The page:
Ján Motulko (1920 - 2013)
“I never belonged to any generation or other group and I wasn’t tied by any conventions, just because I wanted to be free.”
Ján Motulko was born on January 2, 1920, in the village of Malá Lodina in eastern Slovakia. He studied at the grammar school in Košice and later in Prešov, where he also passed the leaving examination. He gained his first editorial experiences in the Plameň magazine. He continued studying at the Faculty of Arts of the Slovak university in Bratislava. However, due to the call-up papers, under which he was involved into the Labour Service and later even sent to the front, he wasn’t able to finish his studies. After the war, in the years 1946 – 1959, he worked in a book editorial team of the Spolok sv. Vojtecha in Trnava. He reacted to the war atrocities immediately after coming home from the front and wrote the collection of poems called Blížence. Prior to the communist takeover, he managed to publish the collection of poems V mimózach vietor (1947) and the prose Z ohňa a krvi (1948). Situation after the coup made him worry about the possible development of events and this more and more intense tension led him to write the poem entitled Čas Herodes, in which he condemned the incoming red regime and its injustice. He was also inspired by the dramatic events of the Russian revolution. The poem waited for more than forty years to be officially published. Several creative experiments followed, but the lack of interest in their publication made Ján Motulko be literary inactive for the next period of time, which eventually lasted for more than 25 years. In this time he engaged in photography, which became his biggest hobby in addition to literature. Due to his activities and belief, which was completely different from the proclaimed complexion, he found himself in the centre of the State Security’s interest. He was called a spy and accused of the subversion of Czechoslovakia. However, he was never convicted. During the several interrogations and investigations he was being drugged and under the influence of drugs he signed the statement of the cooperation with the State Security. However, he recalled this fact only many years later. In the period 1959 – 1987, actually until his retirement, he worked as an editor in the Katolícke noviny newspaper. After the fall of the totalitarian regime, he fully engaged in the literary activities. He wrote the collections of poems called Fialové žalmy (1992) and Havrania zima (1996), and his book Strmé schody was published in 2000. He also wrote for children and youth, his collection of natural lyric poetry was entitled Nezábudka (1996) and V Ježiškovej škole (2000). Ján Motulko died on September 7, 2013 in the age of 93 years. However, in the eyes of many people he still remains the symbol of human and artistic morality.
“They didn’t beat me; however, it was worse than beating. I mean banging on the table and blaming me, ‘Confess, confess, confess.’ Definitely, they registered everything, even my stamps between the two pieces of paper. My correspondence was monitored, I have the evidence that the letters I got from abroad were checked; I know the corner had been sealed with some other glue as it was still falling off. I also corresponded with a Dutch woman, an elderly lady, who went with pensioners for a trip across the four or five West European countries. I wrote to her that she also could visit Czechoslovakia; that Czechoslovakia was nice and she would find here a lot of natural beauty and the like. It was an indication for them that I invited spies into the republic. And nobody could persuade them about the opposite. It was such a mental pressure that I couldn’t imagine how to stand it.”
Interrogation under the Influence of Drugs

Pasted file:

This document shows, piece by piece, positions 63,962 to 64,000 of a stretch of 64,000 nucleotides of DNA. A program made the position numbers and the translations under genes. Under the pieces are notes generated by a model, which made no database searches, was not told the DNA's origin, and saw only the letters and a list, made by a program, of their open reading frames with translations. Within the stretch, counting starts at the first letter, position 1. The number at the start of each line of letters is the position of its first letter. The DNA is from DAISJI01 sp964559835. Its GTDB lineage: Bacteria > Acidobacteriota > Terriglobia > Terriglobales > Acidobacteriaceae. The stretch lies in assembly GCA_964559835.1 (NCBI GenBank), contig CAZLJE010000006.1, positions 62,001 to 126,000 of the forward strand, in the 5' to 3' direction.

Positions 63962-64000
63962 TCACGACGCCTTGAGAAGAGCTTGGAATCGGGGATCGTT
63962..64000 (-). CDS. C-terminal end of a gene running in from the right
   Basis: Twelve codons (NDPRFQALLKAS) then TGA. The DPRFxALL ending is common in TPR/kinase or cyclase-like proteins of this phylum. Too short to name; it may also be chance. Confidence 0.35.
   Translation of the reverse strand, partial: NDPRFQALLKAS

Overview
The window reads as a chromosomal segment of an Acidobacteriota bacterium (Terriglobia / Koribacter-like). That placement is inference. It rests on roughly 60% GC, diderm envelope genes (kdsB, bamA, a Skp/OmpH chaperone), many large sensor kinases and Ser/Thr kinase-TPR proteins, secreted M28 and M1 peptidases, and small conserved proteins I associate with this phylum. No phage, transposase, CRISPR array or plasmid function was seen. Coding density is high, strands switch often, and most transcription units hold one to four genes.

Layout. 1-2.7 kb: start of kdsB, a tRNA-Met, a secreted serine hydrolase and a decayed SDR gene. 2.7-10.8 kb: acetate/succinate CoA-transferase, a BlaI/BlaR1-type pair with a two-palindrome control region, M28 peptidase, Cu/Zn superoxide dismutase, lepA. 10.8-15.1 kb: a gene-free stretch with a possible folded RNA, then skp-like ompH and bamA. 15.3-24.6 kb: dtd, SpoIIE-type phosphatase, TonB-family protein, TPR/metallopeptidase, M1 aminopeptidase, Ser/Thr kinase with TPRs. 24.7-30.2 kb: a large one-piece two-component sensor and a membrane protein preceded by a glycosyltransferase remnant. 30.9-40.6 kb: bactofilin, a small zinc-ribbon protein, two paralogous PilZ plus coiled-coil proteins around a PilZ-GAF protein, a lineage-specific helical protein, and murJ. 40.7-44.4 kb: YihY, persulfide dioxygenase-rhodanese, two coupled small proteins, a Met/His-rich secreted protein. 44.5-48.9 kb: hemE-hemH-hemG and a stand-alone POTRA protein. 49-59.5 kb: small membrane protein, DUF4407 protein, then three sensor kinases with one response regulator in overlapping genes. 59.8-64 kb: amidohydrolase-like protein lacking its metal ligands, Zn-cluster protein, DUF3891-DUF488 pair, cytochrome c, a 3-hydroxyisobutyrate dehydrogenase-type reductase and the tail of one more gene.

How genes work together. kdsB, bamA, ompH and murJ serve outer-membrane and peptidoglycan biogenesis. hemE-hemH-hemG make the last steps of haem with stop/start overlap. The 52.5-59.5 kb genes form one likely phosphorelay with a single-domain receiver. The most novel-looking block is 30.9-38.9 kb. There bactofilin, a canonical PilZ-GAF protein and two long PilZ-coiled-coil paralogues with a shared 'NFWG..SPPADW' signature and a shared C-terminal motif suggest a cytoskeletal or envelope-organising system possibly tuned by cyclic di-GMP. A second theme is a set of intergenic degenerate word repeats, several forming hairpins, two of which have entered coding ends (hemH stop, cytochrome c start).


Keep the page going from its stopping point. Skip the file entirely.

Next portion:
“This was my experience with drugs. The first one. They asked me, as it was a hot summer day, if I drank something and offered me with some water. I was given a glass of soda water, I drank it and suddenly I felt something I hadn’t felt before. I was always silent; I didn’t speak if I didn’t have to. And suddenly I felt certain compulsion and wanted to say everything I knew. I felt compulsion to say that I had been sending stamps, ordering magazine from Belgium, sending stamps hidden among the lids to France, talking to this and that person. Simply, I felt to be urged, urged, and urged. Then I recalled that Husák had said nothing in the political trials. All the others had confessed to something, but he hadn’t. And I said myself, ‘Am I worse than Husák?’”
Circumstances of Signing the Statement of Cooperation
“The second liquid, they asked us if we were thirsty, if we wanted something to drink. And we asked them for some water. He brought and put four coloured glasses on the table, each glass of different colour. I had already had some experiences from my student times. My classmates wanted me to get drunk, but then I grabbed another glass. They poured some rum into my wine when I was not present there. I pushed it to my friend and later we had to drag him home. And then, he also placed the glass in front of me, so I didn’t catch that one, I wanted to take another one. However, he immediately said I couldn’t because that one was a bit broken. I had to drink from the glass standing right in front of me. And then again, strange things started to happen to me. I couldn’t understand who they were, why they asked me various things, I simply saw them as a blurred picture. We talked about various things. Then I got a piece of paper. ‘Write the statement.’ So I wrote the statement. Actually, I didn’t know what I was writing about; I only knew I was writing differently from how I usually wrote. I often say myself that I would like to know, if the record was preserved somewhere, what the graphologist would say. It would be interesting to learn from my handwriting what happened or what was going on there. Only later I realised that I wrote there I would support the people’s democratic regime and similar things. I wrote that if I came to know that somebody acted against the regime, I would report it and it was all. I don’t know how I managed to go out. Simply, I hadn’t remembered anything from that evening; I dawned on only about ten years later.”